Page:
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MetaWards disease metapopulation analysis and modelling software. Professional geographical SIR model with a flexible plugin architecture to support complex scenario modelling


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Scientific Background

MetaWards implements a stochastic metapopulation model of disease transmission. It can scale from modelling local transmission up to full national- or international-scale metapopulation models.

Please follow the quick start guide to see how to quickly get up and running using MetaWards to model your own custom disease or metapopulation model.

It is was originally developed to support modelling of disease transmission in Great Britain. The complete model description and the original C code are described here;

  • "The role of routine versus random movements on the spread of disease in Great Britain", Leon Danon, Thomas House, Matt J. Keeling, Epidemics, December 2009, 1 (4), 250-258; DOI:10.1016/j.epidem.2009.11.002

  • "Individual identity and movement networks for disease metapopulations", Matt J. Keeling, Leon Danon, Matthew C. Vernon, Thomas A. House Proceedings of the National Academy of Sciences, May 2010, 107 (19) 8866-8870; DOI:10.1073/pnas.1000416107

In this model, the population is divided into electoral wards. Disease transmission between wards occurs via the daily movement of individuals. For each ward, individuals contribute to the force of infection (FOI) in their home ward during the night, and their work ward during the day.

This model was recently adapted to model CoVID-19 transmission in England and Wales, with result of the original C code published here;

  • "A spatial model of CoVID-19 transmission in England and Wales: early spread and peak timing", Leon Danon, Ellen Brooks-Pollock, Mick Bailey, Matt J Keeling, Philosophical Transactions of the Royal Society B, 376(1829); DOI:10.1098/rstb.2020.0272

This Python code is a port which can identically reproduce the outputs from the original C code as used in that work. This Python code has been optimised and parallelised, with additional testing added to ensure that development and scale-up of MetaWards has been robustly and efficiently conducted.

Program Info

The package makes heavy use of cython which is used with OpenMP to compile bottleneck parts of the code to parallelised C. This enables this Python port to run at approximately the same speed as the original C program on one core, and to run several times faster across multiple cores.

The program compiles on any system that has a working C compiler that supports OpenMP, and a working Python >= 3.7. This include X86-64 and ARM64 servers.

The software supports running over a cluster using MPI (via mpi4py) or via simple networking (via scoop).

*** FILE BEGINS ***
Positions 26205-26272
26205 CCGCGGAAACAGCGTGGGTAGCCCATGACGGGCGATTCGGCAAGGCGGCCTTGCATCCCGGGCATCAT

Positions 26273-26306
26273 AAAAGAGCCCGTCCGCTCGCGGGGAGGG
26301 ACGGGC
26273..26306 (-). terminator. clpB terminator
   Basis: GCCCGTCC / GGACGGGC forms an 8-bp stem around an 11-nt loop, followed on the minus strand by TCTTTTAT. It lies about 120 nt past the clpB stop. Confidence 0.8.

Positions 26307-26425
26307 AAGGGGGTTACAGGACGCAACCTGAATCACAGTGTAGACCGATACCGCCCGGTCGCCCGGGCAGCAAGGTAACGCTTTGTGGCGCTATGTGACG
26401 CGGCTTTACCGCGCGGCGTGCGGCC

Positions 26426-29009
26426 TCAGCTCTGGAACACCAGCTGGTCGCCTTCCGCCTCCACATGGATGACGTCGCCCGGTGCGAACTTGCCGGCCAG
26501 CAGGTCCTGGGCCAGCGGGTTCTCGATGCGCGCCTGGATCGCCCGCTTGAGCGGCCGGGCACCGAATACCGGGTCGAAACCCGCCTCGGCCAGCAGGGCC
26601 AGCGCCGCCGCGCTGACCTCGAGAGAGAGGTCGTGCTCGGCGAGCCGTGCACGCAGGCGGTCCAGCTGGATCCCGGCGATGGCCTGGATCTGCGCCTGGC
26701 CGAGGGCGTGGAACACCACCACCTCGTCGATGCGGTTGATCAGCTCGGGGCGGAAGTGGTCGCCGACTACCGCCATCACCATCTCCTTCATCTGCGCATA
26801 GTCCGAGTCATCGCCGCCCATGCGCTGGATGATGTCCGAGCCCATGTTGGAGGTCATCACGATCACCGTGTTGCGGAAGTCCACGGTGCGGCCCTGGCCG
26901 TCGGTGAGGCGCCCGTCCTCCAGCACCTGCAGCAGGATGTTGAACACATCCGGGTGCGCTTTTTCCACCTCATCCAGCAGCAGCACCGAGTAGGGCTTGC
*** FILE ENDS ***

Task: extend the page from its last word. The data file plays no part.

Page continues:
Full instructions on how to use the program, plus example job submission scripts can be found on the project website.


Full installation instructions are here.

Binary packages are uploaded to pypi for Windows, OS X and Linux (manylinux). The easiest way to install is to type in the console:

pip install metawards

(this assumes that you have pip installed and are using Python 3.7 or above - if this doesn't work please follow the full installation instructions).

Alternatively, you can also install from within R (or RStudio) by typing;


But, as you are here, I guess you want to install the latest code from GitHub ;-)

To do that, first clone and install the requirements;

git clone
cd MetaWards
pip install -r requirements.txt
pip install -r requirements-dev.txt

Next, you can make using the standard Python script route.

CYTHONIZE=1 python build
CYTHONIZE=1 python install

Alternatively, you can also use the makefile, e.g.

make install

(assuming that python is version 3.7 or above)

You can run tests using pytest, e.g.

METAWARDSDATA="/path/to/MetaWardsData" pytest tests

or you can type

make test

You can generate the docs using

make doc


You can either load and use the Python classes directly, or you can run the metawards front-end command line program that is automatically installed.

metawards --help

will print out all of the help for the program.

Running an ensemble

This program supports parallel running of an ensemble of jobs using multiprocessing for single-node jobs, and mpi4py or scoop for multi-node cluster jobs.

Note that mpi4py and scoop are not installed by default, so you will need to install them before you run on a cluster (e.g. pip install mpi4py or pip install scoop).

Full instructions for running on a cluster are here


This is a Python port of the MetaWards package originally written by Leon Danon. This port has been performed with Leon's support by the Bristol Research Software Engineering Group.


MetaWards disease metapopulation analysis and modelling software. Professional geographical SIR model with a flexible plugin architecture to support complex scenario modelling




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  • Python 81.4%
  • C 13.9%
  • Cython 4.4%
  • Other 0.3%